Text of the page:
Deaf team in California wins again — this time with a deaf coach

Written by Staff Writer CNN (CNN) — While the rest of the US is struggling in a state of fiscal and foreign policy uncertainty, a largely under-the-radar team from Southern California, known as the…

Deaf team in California wins again -- this time with a deaf coach

Written by Staff Writer

CNN

(CNN) — While the rest of the US is struggling in a state of fiscal and foreign policy uncertainty, a largely under-the-radar team from Southern California, known as the La Jolla Roosters, has been winning football games with a deaf president and deaf football coach.

For the second straight year, this final Sunday of the high school football season, all eyes will be on the deaf team in La Jolla, California, home of Johnny Chaffins. This year, there’s an added element, and the second straight title game is a rematch of last year’s championship game.

ESPN recently profiled the team, and in the four years Chaffins has been President, the team has gone 51-2.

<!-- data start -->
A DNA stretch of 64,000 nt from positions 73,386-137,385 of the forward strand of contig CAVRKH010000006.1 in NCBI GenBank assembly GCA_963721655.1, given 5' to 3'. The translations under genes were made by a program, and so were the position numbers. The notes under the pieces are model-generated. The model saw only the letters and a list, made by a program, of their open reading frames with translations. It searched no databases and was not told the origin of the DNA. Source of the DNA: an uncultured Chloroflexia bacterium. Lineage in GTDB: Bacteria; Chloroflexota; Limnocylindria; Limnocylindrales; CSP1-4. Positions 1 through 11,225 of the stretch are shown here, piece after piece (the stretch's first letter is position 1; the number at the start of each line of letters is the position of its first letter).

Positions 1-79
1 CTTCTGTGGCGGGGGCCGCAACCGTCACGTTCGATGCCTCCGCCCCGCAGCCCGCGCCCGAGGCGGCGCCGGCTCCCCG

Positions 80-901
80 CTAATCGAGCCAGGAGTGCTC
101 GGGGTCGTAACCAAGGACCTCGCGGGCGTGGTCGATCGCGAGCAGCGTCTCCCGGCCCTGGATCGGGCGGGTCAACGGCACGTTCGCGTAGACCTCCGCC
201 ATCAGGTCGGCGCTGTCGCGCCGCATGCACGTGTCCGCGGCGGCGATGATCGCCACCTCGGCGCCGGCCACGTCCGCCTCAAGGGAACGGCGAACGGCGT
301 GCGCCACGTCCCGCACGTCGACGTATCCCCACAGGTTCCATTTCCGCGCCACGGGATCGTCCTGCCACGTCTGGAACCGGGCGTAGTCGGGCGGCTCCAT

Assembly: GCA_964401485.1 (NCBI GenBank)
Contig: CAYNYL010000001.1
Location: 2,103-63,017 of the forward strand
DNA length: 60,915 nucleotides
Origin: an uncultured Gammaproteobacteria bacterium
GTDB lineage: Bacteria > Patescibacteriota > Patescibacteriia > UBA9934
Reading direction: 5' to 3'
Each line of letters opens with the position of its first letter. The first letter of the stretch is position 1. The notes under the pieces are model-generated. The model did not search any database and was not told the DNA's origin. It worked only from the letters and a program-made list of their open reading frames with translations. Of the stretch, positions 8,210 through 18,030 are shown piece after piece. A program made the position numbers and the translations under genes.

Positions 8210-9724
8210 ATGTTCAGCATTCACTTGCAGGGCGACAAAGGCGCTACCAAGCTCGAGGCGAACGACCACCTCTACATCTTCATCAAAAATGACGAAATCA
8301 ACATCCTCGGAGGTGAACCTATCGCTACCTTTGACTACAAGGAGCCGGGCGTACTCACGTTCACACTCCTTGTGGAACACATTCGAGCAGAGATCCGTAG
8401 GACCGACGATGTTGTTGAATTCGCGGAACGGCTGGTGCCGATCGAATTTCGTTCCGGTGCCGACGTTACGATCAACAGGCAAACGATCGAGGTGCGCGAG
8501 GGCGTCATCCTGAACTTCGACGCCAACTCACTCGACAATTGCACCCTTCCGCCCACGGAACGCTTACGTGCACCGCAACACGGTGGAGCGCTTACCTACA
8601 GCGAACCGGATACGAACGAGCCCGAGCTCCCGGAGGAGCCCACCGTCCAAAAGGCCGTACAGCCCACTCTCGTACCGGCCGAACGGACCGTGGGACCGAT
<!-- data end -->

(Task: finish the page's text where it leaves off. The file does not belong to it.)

But that record has been outplayed by the sacrifices made by players.

Some, like alternate quarterback Bradlee Thompson, have been on the team for years and can’t hear the game. Others play or serve as team managers but will instead be in school to make sure their learning disabilities do not overshadow their efforts.

Granted, the team is hardly unique, and with all the stereotypes surrounding deaf people, Chaffins is quick to point out that not all deaf people do sports. There are also famous sports celebrities with hearing disabilities — most notably deaf actor Elijah Wood.

As a former competitive student, Chaffins participated in the national Deaf American Football League, which he says showcases the skills of deaf athletes.

But not all deaf people are interested in the sport, as shown by the cast members of the sports reality TV show “D-List” and actress Mary Lynn Rajskub, an accomplished deaf athlete. While hearing people tend to take advantage of the deaf community’s opportunities, Chaffins noted, there are some deaf people who don’t even know what the game is and others who, like Thompson, have tried out for and been cut from multiple Deaf American Football League teams.

On the football field, everyone plays and as a team, everyone has to be “on,” from the pregame huddle, to the line calls, and, eventually, the cheers.

Chaffins tries to explain it like this: On the field, “we’re kind of a band of brothers, at heart.”

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